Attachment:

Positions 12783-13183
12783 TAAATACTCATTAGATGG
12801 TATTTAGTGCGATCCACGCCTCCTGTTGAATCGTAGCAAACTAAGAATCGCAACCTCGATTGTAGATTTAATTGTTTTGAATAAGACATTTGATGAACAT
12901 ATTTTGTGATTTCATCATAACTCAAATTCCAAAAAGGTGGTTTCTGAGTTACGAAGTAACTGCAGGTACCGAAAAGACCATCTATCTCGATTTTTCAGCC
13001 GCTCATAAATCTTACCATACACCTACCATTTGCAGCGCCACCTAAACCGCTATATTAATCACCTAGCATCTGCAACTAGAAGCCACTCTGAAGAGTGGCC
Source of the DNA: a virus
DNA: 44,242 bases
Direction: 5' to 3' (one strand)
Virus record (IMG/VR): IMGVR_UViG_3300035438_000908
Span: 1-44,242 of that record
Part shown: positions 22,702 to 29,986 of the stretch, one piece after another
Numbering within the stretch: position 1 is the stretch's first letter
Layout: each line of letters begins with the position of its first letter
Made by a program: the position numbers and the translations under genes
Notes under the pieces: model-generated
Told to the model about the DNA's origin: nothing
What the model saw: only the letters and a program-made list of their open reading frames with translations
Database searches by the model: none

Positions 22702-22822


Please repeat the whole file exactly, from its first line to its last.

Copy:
Positions 12783-13183
12783 TAAATACTCATTAGATGG
12801 TATTTAGTGCGATCCACGCCTCCTGTTGAATCGTAGCAAACTAAGAATCGCAACCTCGATTGTAGATTTAATTGTTTTGAATAAGACATTTGATGAACAT
12901 ATTTTGTGATTTCATCATAACTCAAATTCCAAAAAGGTGGTTTCTGAGTTACGAAGTAACTGCAGGTACCGAAAAGACCATCTATCTCGATTTTTCAGCC
13001 GCTCATAAATCTTACCATACACCTACCATTTGCAGCGCCACCTAAACCGCTATATTAATCACCTAGCATCTGCAACTAGAAGCCACTCTGAAGAGTGGCC
Source of the DNA: a virus
DNA: 44,242 bases
Direction: 5' to 3' (one strand)
Virus record (IMG/VR): IMGVR_UViG_3300035438_000908
Span: 1-44,242 of that record
Part shown: positions 22,702 to 29,986 of the stretch, one piece after another
Numbering within the stretch: position 1 is the stretch's first letter
Layout: each line of letters begins with the position of its first letter
Made by a program: the position numbers and the translations under genes
Notes under the pieces: model-generated
Told to the model about the DNA's origin: nothing
What the model saw: only the letters and a program-made list of their open reading frames with translations
Database searches by the model: none

Positions 22702-22822